The Florida House is touting the signing of a wide-sweeping education bill with a new video.
The nearly 3-minute web video, released ahead of a bill signing event at Morning Star Catholic School in Orlando, features news clips showing parents talking about their children and reporters highlighting the 2015 “Failure Factories” series by the Tampa Bay Times.
After the words “failure no more, hope has arrived” flash onto the screen, the video shows footage of Rep. Byron Donalds talking about the bill (HB 7069) during a committee hearing earlier this year.
“We are wasting the educational time and the economic future of the kids who sit in those classrooms,” the Naples Republican is shown saying in the video. “The real conversation is what are we doing to make sure the children who are in the biggest need have the greatest opportunity for success.”
“What we’re doing here is allowing operators who have a demonstrated track record of success in low-performing areas in other parts of the United States of America, and we are giving them the opportunity and the ability to come to Florida and perform for the kids who are at risk the most,” continues Donalds, who was an advocate for the bill. “That’s what we’re doing in this bill.”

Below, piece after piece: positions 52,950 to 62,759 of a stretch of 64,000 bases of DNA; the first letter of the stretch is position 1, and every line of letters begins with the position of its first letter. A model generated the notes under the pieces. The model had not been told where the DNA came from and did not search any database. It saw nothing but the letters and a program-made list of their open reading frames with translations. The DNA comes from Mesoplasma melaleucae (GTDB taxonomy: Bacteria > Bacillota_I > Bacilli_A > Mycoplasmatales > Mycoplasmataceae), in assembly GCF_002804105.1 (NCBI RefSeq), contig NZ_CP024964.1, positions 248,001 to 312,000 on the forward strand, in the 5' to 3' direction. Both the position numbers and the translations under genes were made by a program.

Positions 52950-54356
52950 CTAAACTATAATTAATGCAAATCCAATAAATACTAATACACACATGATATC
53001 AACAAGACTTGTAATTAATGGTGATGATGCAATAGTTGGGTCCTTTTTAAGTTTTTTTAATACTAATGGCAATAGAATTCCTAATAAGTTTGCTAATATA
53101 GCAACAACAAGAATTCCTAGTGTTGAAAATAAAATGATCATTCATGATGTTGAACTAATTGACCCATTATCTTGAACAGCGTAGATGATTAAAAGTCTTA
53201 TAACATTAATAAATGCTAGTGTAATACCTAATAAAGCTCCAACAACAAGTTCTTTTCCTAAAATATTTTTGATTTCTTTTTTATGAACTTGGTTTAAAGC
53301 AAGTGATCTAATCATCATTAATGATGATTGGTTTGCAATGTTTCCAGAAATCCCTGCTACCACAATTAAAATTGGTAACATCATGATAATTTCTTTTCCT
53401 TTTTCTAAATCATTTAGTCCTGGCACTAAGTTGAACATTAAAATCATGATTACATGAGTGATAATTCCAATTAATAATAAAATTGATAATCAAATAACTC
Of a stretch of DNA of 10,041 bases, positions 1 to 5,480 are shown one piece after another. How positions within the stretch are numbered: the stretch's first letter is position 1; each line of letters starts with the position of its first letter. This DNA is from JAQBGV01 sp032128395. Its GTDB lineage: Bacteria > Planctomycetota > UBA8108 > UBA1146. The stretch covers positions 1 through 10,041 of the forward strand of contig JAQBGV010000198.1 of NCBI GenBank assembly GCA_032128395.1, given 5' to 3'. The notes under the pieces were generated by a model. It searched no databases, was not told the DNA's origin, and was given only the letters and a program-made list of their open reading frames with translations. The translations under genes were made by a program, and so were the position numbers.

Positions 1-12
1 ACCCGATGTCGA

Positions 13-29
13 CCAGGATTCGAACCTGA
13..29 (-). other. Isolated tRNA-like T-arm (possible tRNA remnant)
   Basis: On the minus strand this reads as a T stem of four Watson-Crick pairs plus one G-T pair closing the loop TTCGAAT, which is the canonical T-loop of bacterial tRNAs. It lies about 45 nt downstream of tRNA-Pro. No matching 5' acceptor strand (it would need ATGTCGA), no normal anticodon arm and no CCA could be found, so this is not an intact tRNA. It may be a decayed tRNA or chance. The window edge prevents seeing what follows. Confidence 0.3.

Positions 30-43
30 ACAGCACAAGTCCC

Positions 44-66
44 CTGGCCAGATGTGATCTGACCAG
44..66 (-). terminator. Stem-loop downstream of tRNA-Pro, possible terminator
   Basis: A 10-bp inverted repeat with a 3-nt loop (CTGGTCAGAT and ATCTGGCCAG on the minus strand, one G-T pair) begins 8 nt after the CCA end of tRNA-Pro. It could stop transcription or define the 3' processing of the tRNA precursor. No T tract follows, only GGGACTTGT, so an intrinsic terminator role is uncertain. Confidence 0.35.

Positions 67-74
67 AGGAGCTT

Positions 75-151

The Governor’s Office announced Thursday he planned to sign a major education bill at 3:45 p.m. The governor’s daily schedule listed the event as “HB 7069 Signing and Budget Highlight Event.”
The bill, among other things, creates the “Schools of Hope” program that would offer financial incentives to charter school operators who would agree to take students who now attending chronically failing schools, many of them in poor areas and urban neighborhoods. Additionally, up to 25 failing public schools may receive up to $2,000 per student for additional student services.
It extends the Best and Brightest Teacher Scholarship Program, expands eligibility for the Gardiner Scholarship Program for disabled students, and requires 20 minutes of recess each day for students in kindergarten through fifth grade.
The bill also requires school districts share capital project tax revenue with charter schools, which Corcoran argued is one of the reasons why some school district officials have come out in opposition to the bill.
The Associated Press contributed to this reported, reprinted with permission.